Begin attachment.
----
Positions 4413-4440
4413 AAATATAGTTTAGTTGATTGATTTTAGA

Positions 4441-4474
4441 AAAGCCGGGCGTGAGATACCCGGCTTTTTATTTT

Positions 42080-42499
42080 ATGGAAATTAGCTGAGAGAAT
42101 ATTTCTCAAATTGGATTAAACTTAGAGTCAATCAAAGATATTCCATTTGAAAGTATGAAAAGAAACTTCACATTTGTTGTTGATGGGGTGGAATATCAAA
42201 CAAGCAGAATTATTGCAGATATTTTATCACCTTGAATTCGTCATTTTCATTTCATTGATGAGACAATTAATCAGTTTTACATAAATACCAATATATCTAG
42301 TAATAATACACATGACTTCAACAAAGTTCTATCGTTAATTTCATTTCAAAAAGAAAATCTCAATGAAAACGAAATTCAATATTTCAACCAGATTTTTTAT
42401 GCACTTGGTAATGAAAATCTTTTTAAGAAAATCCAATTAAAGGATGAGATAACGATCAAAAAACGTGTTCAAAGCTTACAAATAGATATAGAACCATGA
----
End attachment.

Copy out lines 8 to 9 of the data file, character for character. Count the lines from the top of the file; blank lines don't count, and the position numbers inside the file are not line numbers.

42201 CAAGCAGAATTATTGCAGATATTTTATCACCTTGAATTCGTCATTTTCATTTCATTGATGAGACAATTAATCAGTTTTACATAAATACCAATATATCTAG
42301 TAATAATACACATGACTTCAACAAAGTTCTATCGTTAATTTCATTTCAAAAAGAAAATCTCAATGAAAACGAAATTCAATATTTCAACCAGATTTTTTAT